The idea of music festivals dates back to centuries considering celebrations like harvest festivals. For example, in the 19th and 20th centuries, jazz and classical music festivals began popping up and appealing to cultured elites across Europe (Square Mile, 2019). As well, music festivals in Europe also have a direct socio-political connection that dates back as early as 1940s. most of the music festivals were meant to voice concerns about problems faced by generations like labor groups and anti-war protests (Square Mile, 2019).
The UK music festivals have their roots in the famous California ‘Summer of Love’ when the Monterey Pop Festival brought a new era of live performance in 1967 (Square Mile, 2019). During this time, Hippie culture exploded without thousands of young people rebuffing societal norms and embracing alternatives. Some of these alternatives entailed feminism, free love, equal rights and freedom for everyone. Thus, music festivals were used to communicate anti-establishment messages across the western world.
Many festivals exist that have shaped the life and perceptions of many generations in the UK. An example is the Glastonbury festival found at the top of the list. The festival is an iconic one having started decades ago. Originally, there Pilton Festival that first ever drew a crowd of 1,500 people. Such festivals have evolved to highlight the UK festival season across years. One encouraging thing about these festivals was the way they connected to the socio-political roots of the society by balancing between commercial with communal (Leenders, 2010). Many of these festivals have posed to create charity partnerships with other social organizations.
In the present day, festivals have changed a great deal, with many being large outdoor music festivals. They have expanded to have more of licensed recreational activities and become largely impenetrable due to commercial sensitivities (Leenders, 2010). The sensitivities have necessitated a greater understanding into issues such as alcohol and drug use during music festivals and the potential to promote normative behaviors in this context. The use of drugs by party goers has changed the whole meaning of the UK music festivals with event managers being put to task to ensure safer drug policies.
Party drug surveys have shown that drug use is popular in nightlife settings. Considering dance events, drug consumption by party-goers is evident from the way they seek medical attention. The debate on drug use in UK music festivals is growing with many focusing on the type of drugs being used and the potential harm that such behavior attracts. The growing concerns have created a need to study the measures that event organizers and other stakeholders establish to ensure that the UK music festivals do not lose meaning.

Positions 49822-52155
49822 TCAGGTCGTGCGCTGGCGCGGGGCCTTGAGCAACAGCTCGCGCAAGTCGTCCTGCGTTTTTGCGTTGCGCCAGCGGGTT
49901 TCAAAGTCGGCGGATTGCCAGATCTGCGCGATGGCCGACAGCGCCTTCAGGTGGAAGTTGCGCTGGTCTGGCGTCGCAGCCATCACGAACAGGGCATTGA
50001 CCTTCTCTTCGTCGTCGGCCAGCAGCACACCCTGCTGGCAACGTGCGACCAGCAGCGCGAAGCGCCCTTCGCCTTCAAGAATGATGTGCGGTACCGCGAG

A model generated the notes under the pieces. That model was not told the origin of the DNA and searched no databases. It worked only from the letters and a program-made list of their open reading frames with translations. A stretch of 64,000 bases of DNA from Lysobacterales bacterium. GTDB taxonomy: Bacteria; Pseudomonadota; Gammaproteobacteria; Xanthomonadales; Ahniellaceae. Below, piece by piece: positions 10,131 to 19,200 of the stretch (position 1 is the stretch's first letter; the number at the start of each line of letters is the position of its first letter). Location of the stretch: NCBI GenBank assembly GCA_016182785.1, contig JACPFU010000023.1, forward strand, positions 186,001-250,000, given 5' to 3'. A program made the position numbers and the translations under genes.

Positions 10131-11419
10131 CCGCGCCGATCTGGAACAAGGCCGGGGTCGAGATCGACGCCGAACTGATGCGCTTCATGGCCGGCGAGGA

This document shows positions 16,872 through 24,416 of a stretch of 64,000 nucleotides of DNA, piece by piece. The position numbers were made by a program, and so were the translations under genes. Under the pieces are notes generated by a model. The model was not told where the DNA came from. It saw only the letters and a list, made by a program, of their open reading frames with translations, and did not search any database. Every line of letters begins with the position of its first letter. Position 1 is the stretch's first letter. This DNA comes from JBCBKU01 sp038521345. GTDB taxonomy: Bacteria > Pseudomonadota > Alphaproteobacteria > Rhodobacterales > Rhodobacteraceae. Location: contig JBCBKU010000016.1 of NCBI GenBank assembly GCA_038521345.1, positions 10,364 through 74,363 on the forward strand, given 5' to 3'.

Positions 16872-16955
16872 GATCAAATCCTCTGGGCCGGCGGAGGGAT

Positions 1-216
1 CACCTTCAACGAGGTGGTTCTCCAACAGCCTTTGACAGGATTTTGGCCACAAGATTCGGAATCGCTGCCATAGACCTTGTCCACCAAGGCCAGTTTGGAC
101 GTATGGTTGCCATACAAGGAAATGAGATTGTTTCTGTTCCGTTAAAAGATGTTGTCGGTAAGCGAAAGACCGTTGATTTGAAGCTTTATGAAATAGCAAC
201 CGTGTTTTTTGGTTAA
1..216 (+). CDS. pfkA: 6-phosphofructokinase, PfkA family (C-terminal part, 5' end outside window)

From the background provided above, it is clearly evident that music festivals are an established summer leisure activity in the UK (Rudolph, 2016). However, they have an enduring association with drug use because through initiation and experimentation, there has been elevated drug use as well as drug-related harm highly amplified in the festival context. Music festivals in the UK are spacious, temporary, periodically recurring, licensed and conducted in bounded zones. They have strong commercial imperatives and liminal associations that pose distinct challenges to the regulation and policing of drug use. While there are high stakes in ensuring the festivals’ commercial success, the satisfaction of the legal and regulatory framework and ensuring safety of customers remains a challenge. Vast literature presents the whole picture of the way drugs are policed at festivals but little is known on the specific contributions of event managers especially concerning drug policy and practice. Through an extensive analysis of literature, the research study aims to examine ways in which event organizers work together to control drug use at UK music festivals. The study roots down to how festivals implement drug policy, laws and regulations.
The main objective of the research study is to establish how event managers control drug use at music festivals in the UK. Specifically, the research study aims to meet the following objectives:
The study aims to answer the following research questions:
The rationale for this study draws back from the pressure coming from the broader community (government, police, alcohol licensing bodies and industry associations) on the challenge of managing alcohol and drug use in events and venue settings. As well, there has been increased number of incidents of individual harm, violence and community disruption that have occurred in and around event settings. The situation has created the need to identify and understand the potential factors that event managers can use to produce positive outcomes alongside practices that can help minimize negative incidents.
Day et al (2018) conducted a study that confirms that most of the festival attendees are aged 18-30 years. The age bracket is a sensitive one. The study reports that festival attendees falling within the age of 18-30 have a history of illicit drug use thus always need free drug checking at festivals. Sullum (2014), a contributor to the Forbes magazine, confirms that there is need to for event managers to use common sense measures to help reduce the harm caused by drug use at the events. Therefore, a study into the measures that event managers apply and ought to apply, plus solutions to the challenges they face while doing so will be vital in saving the lives of many young people in the UK and across the globe (Day et al, 2018). With the significance that the music festivals bear, there is need for a proper study into how drug use can be managed so bring back the prestigious relevance of music festivals that existed in the past.
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